A long time ago in the mists of last century a relationship status was easy to define. You were either, single, married or divorced. It was clear cut, everyone knew where you were and indeed, where they were.
How different things are now
Changing patterns of relationships have made these definitions no longer relevant. For example many couples who feel their relationship is at an end cannot afford to divorce. The financial consequences are too dire on top of the emotional trauma of breaking up the family. They cannot face the confrontational nightmare of the divorce process so they find themselves in a position where they don't want to break up the family but have agreed they are no longer a functioning couple.
A possible solution is to stay living in the same house whilst attempting to live separate lives. This avoids the pain and financial deprivations of the divorce process and appears to have the great advantage of both parents being able to continue to bring up their children together in the family home. Sounds like a good plan where everybody wins.
Well probably not. The practicalities of this situation are formidable. The pitfalls are numerous and the consequences often negative and long term. From a purely practical point of view splitting your lives in two could only physically work if you have a large house with two bathrooms, probably four bedrooms (depending on the children you have and their ages) and enough living rooms for each to have their own space. Not many families have that. Even if you do then what are the consequences for your children and for you?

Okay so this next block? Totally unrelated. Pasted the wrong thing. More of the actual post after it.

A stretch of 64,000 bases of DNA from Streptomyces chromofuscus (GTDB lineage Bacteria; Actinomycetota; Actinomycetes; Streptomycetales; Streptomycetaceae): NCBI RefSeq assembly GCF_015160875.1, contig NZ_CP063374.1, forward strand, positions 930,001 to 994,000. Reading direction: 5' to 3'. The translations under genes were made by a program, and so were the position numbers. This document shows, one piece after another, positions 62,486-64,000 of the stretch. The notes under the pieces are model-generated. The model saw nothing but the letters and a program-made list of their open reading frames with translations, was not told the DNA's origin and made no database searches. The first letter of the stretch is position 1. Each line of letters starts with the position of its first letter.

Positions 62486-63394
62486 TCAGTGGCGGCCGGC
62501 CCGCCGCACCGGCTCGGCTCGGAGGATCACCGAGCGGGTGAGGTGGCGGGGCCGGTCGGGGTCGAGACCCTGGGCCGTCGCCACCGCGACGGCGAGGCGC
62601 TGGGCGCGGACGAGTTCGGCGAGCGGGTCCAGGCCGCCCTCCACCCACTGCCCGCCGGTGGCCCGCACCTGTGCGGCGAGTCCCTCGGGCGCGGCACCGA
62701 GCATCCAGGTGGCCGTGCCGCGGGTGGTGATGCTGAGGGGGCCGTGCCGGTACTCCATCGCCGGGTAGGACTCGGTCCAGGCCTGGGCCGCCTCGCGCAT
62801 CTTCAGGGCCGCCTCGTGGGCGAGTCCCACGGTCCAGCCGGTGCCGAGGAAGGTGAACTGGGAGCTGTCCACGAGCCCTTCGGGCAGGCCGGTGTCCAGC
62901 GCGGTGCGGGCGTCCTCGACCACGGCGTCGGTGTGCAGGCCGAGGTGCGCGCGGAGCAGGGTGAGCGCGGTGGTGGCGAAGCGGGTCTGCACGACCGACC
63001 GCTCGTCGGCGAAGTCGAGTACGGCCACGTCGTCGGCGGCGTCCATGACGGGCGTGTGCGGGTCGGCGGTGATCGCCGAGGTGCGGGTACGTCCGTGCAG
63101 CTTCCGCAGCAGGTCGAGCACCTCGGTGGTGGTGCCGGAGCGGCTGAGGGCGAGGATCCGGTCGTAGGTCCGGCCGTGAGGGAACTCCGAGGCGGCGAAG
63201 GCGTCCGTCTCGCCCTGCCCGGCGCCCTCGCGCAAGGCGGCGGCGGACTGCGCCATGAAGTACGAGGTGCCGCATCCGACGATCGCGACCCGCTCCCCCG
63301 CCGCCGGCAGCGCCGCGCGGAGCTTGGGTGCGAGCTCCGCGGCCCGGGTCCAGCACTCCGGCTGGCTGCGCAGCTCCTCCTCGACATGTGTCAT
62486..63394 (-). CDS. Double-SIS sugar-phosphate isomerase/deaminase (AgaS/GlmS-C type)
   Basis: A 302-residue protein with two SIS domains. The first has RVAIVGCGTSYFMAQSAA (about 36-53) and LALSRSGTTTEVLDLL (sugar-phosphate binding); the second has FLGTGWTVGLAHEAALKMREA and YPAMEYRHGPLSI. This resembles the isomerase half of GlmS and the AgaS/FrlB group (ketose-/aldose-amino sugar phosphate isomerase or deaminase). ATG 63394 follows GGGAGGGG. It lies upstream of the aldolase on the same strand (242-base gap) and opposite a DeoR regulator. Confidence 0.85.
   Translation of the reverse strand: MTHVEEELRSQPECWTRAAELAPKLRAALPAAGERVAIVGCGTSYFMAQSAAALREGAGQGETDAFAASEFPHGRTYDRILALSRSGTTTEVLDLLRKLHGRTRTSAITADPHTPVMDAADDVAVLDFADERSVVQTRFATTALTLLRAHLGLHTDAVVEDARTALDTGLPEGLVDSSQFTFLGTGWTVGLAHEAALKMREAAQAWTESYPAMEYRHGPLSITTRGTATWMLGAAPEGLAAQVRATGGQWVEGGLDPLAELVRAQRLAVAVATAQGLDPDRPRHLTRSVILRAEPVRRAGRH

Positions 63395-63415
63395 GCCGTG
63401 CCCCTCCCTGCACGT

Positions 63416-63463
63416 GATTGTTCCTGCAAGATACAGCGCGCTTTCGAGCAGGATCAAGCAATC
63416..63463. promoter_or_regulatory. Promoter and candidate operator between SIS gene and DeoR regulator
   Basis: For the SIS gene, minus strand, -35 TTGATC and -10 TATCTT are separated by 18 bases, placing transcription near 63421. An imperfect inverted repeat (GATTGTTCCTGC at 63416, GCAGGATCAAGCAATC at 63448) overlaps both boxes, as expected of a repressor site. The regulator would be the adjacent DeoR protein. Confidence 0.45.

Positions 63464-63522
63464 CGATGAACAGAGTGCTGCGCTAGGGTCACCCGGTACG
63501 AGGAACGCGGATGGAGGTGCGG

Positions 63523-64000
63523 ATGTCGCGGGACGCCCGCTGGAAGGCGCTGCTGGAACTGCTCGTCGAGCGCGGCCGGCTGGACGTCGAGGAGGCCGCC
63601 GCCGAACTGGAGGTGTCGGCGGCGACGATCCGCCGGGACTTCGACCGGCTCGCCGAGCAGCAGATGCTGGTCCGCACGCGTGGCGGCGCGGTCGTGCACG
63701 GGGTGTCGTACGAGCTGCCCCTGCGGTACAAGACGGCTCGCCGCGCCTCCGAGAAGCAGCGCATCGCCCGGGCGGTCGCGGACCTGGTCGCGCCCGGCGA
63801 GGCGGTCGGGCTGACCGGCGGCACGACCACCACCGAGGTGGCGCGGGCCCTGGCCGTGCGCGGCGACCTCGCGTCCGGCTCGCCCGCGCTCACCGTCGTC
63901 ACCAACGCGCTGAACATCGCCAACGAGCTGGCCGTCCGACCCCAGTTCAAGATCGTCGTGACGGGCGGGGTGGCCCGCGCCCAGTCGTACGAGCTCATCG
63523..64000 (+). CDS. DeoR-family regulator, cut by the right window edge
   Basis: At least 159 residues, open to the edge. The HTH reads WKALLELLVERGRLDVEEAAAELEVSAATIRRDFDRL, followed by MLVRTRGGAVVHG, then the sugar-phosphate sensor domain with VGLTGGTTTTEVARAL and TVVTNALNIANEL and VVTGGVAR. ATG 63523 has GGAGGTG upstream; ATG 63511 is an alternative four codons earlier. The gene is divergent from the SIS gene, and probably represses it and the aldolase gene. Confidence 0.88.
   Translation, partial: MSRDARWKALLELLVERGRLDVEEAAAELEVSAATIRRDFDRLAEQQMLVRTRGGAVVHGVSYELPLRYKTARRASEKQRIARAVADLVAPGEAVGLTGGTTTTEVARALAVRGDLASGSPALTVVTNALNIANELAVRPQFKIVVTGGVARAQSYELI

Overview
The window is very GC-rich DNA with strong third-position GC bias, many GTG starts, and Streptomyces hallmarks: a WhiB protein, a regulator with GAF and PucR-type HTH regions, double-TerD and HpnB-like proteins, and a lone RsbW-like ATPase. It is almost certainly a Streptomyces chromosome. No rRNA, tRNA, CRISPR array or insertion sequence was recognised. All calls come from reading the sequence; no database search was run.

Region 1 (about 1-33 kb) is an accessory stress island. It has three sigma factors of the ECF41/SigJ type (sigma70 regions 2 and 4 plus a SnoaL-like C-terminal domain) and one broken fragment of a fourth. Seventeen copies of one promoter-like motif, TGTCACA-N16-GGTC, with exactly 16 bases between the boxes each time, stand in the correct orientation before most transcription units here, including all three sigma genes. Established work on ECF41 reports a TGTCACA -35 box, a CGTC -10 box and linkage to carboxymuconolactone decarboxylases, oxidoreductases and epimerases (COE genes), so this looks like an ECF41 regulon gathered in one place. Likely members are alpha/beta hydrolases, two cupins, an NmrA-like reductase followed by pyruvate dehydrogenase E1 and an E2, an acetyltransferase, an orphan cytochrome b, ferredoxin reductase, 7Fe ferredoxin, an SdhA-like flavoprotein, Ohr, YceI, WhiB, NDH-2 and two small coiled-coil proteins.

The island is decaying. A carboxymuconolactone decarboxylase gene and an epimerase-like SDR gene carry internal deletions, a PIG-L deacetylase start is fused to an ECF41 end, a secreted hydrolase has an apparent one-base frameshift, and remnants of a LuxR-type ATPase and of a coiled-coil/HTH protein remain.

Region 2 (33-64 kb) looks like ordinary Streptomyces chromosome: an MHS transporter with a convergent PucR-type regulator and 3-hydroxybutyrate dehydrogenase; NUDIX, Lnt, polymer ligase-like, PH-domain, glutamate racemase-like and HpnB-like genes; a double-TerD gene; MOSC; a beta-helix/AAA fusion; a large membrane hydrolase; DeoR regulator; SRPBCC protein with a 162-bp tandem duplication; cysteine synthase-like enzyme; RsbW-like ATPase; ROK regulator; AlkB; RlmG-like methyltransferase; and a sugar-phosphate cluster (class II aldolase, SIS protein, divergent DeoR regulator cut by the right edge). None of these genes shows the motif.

Is this a good idea for the kids?
The effect this arrangement will have upon your kids is by far the most important aspect to consider. I recently read an article in a newspaper where a separated couple were living in the same house with their young son. They did everything separately and spent all their time having rows. Despite all this the mother maintained that their son did not realise that mummy and daddy were not together.
This is a whole lot more like self justification than objective reality. Of course their son was aware of the dysfunctional nature of home life. Kids are very perceptive they can pick up on the stressed atmosphere (not to mention the continuous rowing) between their parents and would be aware that their parents were not sleeping in the same room and never eating or doing anything else together.
This experience is likely to have serious long term effects upon children who will have lived in an atmosphere of stress, hostility and resentment with two warring parents. How's that as a role model for their future adult relationships?
Is this a good idea for you?
Apart from the practical considerations of physical space this is a very high risk strategy. The effect upon the children could be catastrophic despite your best intentions and selfless efforts.
Living together but apart is a bit like living in a country that has been divided into two parts as happened to Germany after the Second World War. It proved to be an unequal division, there was enormous hostility between East and West Germany and it did not work. In the end they reunited and it has worked well since then.
If you stay in the same house after there is no hope of reconciliation and repair of your relationship then you will never be able to rebuild your life and your family's. You will all be trapped in a deeply tragic situation to which divorce is unfortunately the only answer.
What about a new life after divorce, perhaps a new relationship? It's not going to happen. There will be no space either emotional or physical. Do you really want your ex to run in to your lover cleaning his/her teeth in the bathroom on a Sunday morning? Make the break, it is not easy but it will give you all the chance of a new start and a better life after divorce.